What was it, though, that led George to Milwaukee from New York? It was love, of course. In February 1993, George met Nancy Peske, a Milwaukeean living in New York, when she and her mother, who was visiting from out of town, stopped into Darrow’s Fun Antiques on their way to the subway. Needing a reprieve from the bitter cold, Nancy had told her mom, “Let’s just duck in this crazy store and warm up.” When they got inside, George was there. He was unlike anyone Nancy had ever met: “I have to have that person in my life,” she remembers thinking at the time. “He was so full of life and philosophy and wisdom and joy, and I just thought, I have to know him.”
George and Nancy got married in 1996, and had their son Dante a few years later. In 2005, they relocated to Nancy’s hometown. As a father, George was focused on ensuring his son, who was diagnosed with sensory processing disorder, could access the right input and frequency of sensory diet activities. Around Shorewood, he became known as the neighborhood stickball teacher and drumming mentor. When the family moved across the Milwaukee River, to Riverwest, George brought with him his youthful zeal, becoming a staple of this community over the years as well.

Committed to public communication and community voices, George helped found Riverwest Radio, the local Low Power FM station that began broadcasting from Center Street in 2012. George’s program “Musicology” was a weekly installment of fresh music, paired with the “ology” of philosophical discussion, political activism, book and poetry readings, and, of course, plenty of jokes. The episodes are archived and available at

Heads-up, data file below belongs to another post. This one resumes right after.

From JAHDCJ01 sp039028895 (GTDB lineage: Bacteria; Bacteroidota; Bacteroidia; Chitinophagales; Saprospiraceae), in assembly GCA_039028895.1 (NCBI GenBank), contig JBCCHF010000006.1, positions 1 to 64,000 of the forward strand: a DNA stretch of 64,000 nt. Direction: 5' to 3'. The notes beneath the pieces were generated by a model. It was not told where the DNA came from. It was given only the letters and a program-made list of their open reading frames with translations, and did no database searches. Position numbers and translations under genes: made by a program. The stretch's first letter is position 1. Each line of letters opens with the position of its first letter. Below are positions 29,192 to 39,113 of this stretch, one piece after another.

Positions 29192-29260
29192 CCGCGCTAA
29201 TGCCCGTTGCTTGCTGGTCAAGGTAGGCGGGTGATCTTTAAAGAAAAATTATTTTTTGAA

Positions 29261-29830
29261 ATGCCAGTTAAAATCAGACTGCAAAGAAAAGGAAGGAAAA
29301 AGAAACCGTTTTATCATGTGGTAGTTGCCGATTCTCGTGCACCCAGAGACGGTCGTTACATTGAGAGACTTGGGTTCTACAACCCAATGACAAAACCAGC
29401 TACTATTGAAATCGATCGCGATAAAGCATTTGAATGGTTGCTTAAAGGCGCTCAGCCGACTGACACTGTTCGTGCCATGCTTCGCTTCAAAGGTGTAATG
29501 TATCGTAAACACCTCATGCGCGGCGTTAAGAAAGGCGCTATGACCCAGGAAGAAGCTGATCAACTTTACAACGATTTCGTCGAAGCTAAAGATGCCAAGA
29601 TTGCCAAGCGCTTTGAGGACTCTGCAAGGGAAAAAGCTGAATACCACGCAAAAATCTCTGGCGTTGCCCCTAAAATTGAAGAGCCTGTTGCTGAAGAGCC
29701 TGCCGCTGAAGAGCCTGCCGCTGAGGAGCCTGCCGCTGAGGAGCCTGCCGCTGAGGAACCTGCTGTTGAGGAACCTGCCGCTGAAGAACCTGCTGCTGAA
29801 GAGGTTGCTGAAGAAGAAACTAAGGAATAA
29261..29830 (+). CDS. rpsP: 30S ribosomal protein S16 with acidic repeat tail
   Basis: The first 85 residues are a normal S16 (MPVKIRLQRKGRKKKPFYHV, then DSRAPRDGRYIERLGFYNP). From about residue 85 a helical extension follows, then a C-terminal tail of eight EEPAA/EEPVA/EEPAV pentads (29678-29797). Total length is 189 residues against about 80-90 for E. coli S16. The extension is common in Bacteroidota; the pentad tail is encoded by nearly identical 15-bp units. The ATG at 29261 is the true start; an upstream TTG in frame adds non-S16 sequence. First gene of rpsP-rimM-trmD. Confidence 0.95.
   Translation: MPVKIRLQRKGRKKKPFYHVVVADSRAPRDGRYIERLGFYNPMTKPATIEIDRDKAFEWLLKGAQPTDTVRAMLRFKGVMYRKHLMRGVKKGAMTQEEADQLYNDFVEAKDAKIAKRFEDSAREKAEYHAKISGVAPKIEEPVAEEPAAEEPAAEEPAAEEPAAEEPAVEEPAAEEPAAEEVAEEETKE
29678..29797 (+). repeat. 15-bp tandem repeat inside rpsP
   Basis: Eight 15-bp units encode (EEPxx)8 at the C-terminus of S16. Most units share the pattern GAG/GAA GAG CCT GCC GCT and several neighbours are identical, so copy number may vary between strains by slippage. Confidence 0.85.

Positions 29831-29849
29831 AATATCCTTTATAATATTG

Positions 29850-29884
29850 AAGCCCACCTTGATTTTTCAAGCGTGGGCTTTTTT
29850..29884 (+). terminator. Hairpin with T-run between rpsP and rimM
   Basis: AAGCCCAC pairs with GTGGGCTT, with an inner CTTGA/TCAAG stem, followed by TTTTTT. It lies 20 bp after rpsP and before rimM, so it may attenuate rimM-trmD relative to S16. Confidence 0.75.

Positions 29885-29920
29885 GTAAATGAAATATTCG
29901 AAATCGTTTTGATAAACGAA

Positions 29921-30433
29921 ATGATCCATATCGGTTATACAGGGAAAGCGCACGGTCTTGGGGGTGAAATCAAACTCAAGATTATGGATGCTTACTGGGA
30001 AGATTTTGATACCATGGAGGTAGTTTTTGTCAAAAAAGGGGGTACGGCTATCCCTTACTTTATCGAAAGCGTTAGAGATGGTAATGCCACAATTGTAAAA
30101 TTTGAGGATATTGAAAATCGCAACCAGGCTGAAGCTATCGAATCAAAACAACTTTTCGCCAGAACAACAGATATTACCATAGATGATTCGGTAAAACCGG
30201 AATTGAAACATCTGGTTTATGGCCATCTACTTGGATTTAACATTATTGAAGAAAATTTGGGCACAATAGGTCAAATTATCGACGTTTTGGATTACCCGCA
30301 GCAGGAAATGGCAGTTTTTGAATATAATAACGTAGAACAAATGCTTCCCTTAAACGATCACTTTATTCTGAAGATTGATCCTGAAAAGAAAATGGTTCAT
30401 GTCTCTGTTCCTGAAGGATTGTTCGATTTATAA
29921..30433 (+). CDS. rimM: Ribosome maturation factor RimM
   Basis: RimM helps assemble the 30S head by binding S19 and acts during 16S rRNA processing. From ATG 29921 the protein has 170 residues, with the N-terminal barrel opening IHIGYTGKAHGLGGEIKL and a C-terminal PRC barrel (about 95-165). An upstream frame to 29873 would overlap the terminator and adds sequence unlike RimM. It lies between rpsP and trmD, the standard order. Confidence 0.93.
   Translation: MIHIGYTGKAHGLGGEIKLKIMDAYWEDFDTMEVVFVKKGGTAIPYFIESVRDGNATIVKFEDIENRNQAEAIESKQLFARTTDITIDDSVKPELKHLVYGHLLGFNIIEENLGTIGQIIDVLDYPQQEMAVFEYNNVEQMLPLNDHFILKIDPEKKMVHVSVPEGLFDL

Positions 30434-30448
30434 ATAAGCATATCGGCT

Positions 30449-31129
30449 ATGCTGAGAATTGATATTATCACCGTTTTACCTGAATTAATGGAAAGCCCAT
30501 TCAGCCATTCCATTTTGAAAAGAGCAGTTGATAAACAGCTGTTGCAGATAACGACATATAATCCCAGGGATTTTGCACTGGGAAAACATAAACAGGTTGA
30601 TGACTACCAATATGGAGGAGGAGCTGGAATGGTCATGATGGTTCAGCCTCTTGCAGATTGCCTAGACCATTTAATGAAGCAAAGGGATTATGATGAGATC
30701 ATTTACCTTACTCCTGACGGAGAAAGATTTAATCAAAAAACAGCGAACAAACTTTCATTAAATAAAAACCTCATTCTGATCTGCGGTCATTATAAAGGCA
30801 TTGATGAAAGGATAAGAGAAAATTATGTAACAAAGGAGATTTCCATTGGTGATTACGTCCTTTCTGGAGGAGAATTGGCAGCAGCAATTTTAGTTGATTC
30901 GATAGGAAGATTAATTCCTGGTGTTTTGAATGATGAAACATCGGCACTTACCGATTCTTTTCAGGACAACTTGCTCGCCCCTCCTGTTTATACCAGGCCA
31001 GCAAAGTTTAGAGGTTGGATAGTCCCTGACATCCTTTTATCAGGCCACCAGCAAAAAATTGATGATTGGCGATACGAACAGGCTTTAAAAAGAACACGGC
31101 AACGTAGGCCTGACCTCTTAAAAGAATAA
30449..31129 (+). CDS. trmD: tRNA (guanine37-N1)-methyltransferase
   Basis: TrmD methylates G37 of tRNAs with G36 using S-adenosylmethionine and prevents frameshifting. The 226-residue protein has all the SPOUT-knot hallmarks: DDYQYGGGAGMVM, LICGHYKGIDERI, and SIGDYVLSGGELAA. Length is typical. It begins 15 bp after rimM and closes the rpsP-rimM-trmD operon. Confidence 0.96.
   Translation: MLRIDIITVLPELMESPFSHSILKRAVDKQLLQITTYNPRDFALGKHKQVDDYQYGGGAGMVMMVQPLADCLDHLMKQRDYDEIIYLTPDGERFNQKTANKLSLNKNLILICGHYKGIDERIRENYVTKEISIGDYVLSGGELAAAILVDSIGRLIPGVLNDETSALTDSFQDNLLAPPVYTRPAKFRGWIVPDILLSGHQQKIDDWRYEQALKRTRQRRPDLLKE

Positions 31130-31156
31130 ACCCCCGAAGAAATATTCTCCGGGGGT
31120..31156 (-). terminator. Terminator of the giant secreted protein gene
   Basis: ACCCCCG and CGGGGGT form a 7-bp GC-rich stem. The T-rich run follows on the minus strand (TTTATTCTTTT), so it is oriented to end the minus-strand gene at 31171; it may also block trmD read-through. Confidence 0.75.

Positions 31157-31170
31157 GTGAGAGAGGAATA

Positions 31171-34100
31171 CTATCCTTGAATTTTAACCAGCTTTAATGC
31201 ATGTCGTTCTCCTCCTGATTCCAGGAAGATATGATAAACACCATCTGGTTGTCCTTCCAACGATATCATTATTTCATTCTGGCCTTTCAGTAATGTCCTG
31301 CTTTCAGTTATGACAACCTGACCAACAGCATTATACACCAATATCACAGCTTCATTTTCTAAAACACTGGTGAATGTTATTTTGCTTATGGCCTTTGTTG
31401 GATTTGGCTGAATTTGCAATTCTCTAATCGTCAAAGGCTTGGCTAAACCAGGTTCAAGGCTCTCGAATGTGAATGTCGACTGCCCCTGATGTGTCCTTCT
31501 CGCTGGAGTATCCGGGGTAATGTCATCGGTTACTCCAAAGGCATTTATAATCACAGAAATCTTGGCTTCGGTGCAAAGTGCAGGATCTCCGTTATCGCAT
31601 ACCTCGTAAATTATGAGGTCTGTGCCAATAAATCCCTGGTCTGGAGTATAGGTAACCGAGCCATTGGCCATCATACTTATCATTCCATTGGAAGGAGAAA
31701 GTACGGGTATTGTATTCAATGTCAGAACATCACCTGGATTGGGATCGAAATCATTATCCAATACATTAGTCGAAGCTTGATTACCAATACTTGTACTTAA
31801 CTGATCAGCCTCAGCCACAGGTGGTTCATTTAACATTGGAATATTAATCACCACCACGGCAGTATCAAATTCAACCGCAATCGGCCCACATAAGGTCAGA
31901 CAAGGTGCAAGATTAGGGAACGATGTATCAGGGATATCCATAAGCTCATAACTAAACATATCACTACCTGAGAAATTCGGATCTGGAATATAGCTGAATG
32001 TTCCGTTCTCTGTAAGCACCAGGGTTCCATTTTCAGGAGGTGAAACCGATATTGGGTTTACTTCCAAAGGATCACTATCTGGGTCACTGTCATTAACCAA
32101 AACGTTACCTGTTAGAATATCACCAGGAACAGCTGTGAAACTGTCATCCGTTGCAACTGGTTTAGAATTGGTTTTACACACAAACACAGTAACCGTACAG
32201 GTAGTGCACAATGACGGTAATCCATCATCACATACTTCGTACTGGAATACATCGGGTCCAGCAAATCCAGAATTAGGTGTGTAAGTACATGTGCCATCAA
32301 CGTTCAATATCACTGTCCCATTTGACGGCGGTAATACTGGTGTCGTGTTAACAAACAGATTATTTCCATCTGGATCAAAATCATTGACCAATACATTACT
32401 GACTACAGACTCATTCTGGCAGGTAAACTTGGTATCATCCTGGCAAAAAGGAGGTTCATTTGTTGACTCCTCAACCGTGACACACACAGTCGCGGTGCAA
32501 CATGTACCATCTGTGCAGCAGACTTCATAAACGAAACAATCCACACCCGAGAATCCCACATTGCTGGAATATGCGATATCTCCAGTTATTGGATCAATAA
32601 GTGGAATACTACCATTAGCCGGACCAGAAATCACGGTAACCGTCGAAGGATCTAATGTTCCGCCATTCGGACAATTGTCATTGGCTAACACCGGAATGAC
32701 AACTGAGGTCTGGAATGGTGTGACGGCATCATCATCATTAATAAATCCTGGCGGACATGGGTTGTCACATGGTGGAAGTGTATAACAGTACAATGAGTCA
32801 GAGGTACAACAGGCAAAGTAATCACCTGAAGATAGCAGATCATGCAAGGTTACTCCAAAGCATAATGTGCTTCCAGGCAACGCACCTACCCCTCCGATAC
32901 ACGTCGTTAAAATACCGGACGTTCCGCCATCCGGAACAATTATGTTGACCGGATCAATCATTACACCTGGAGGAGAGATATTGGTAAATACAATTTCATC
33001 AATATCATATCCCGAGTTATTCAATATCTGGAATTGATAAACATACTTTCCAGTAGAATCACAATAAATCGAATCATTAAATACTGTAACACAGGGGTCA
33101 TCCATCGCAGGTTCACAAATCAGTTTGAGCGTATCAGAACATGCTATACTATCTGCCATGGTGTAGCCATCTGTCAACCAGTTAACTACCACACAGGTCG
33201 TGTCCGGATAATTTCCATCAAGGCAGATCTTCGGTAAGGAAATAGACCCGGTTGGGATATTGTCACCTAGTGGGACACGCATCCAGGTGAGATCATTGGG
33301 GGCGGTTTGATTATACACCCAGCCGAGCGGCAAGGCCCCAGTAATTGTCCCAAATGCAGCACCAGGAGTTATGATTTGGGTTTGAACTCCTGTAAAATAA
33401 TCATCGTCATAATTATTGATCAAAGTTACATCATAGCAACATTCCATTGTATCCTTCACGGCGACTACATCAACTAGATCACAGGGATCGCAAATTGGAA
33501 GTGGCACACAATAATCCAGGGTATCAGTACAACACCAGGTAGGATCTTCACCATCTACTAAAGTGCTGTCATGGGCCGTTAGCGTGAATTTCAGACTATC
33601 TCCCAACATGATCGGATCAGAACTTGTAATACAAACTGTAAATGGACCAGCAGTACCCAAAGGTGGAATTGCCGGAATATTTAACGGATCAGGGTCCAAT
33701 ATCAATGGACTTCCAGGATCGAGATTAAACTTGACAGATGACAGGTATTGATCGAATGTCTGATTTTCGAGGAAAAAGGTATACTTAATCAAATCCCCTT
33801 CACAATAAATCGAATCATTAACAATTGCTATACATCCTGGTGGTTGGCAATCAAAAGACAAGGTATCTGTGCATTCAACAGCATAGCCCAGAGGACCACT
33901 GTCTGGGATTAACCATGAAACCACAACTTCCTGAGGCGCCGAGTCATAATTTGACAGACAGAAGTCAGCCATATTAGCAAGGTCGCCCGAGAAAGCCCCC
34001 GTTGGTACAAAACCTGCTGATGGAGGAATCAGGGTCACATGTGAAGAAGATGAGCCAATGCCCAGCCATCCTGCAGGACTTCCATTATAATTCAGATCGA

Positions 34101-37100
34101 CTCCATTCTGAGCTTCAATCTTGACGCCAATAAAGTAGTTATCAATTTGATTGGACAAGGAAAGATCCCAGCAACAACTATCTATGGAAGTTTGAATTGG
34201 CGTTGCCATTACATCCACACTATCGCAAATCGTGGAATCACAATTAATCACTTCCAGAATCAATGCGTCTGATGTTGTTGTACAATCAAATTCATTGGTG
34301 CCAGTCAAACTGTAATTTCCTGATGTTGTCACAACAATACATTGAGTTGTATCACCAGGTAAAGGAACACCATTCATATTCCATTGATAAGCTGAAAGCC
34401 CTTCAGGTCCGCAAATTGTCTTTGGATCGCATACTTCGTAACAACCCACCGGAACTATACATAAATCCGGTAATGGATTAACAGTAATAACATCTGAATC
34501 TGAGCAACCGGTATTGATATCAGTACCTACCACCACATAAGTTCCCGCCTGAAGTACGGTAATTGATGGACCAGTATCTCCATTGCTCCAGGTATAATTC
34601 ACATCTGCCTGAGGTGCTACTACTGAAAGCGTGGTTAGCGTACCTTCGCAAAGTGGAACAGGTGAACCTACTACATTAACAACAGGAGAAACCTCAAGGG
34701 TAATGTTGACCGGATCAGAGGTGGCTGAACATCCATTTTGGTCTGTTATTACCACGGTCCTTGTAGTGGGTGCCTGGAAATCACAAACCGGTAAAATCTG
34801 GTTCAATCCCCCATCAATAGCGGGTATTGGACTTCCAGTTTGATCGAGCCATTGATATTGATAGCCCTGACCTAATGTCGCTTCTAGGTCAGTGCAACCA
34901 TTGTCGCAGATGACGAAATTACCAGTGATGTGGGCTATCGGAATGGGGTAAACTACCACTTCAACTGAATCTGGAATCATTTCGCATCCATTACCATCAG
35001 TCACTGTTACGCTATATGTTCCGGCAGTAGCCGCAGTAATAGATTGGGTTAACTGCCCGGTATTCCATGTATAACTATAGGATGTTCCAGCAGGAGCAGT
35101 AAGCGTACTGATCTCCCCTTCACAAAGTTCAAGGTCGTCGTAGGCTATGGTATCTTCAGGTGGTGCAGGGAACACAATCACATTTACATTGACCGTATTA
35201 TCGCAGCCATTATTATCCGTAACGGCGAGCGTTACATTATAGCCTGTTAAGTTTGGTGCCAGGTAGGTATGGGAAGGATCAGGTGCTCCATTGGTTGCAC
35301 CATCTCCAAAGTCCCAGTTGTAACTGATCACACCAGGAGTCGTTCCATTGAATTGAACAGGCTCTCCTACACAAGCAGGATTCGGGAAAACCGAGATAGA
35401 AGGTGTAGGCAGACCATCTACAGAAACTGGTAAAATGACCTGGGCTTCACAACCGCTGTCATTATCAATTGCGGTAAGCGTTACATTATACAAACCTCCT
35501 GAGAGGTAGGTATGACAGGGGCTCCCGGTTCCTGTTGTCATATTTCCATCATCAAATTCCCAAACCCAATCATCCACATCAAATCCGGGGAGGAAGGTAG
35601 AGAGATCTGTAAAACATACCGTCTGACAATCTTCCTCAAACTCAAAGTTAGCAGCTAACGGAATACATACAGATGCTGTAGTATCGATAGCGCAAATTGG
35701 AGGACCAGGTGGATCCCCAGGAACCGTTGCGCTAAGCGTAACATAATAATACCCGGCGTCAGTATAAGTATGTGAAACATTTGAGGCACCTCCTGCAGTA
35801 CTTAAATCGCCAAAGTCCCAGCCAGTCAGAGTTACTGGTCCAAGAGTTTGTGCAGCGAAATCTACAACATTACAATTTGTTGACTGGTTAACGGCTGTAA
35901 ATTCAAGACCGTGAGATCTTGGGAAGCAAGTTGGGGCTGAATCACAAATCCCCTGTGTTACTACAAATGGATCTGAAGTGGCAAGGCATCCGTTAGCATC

At the root of George’s “ology” was the study of truth, of beauty, and of truth as beauty. In following his curious and critical thinking, he flitted from writing poetry to painting intense, energetic works; from singing and songwriting to instrumentation, naturalism, research, and all the liminal spaces in between. Part of George’s quest for the truth was his deep inquiry into topics like the dark government and the assassination of John F. Kennedy — a topic he discussed in great detail on Musicology’s annual JFK tributes with his collaborator and comrade, the poet Jeanie Dean (the same friend he’d given the gift-of-the-present bumper sticker). “You don’t find that kind of camaraderie very often in life,” she says. “It was very wonderful having that sense that someone’s got my back on this.”
George did not shy away from asking important, often tough, questions, and he believed love is always the answer. He trusted in the power of creative expression. He cherished Mother Earth — wearing a necklace of the globe and t-shirts printed with the planet — and he strived to be her steward. He lived his life the way he wanted, and that was to live it fully, to hold onto his child within, to never be afraid to be himself, and to always advocate for a better world.

“I’m trying to raise the consciousness of the planet without being a know-it-all,” George said all those years ago to OnMilwaukee. “I hope to add a little spice and a little light and a little enlightenment and fun to the world and to Milwaukee.”

If readers would like to honor George’s memory, they can make a donation of money or food to Kinship Community Food Center in Riverwest. To receive notifications of his forthcoming memorial service, sign up at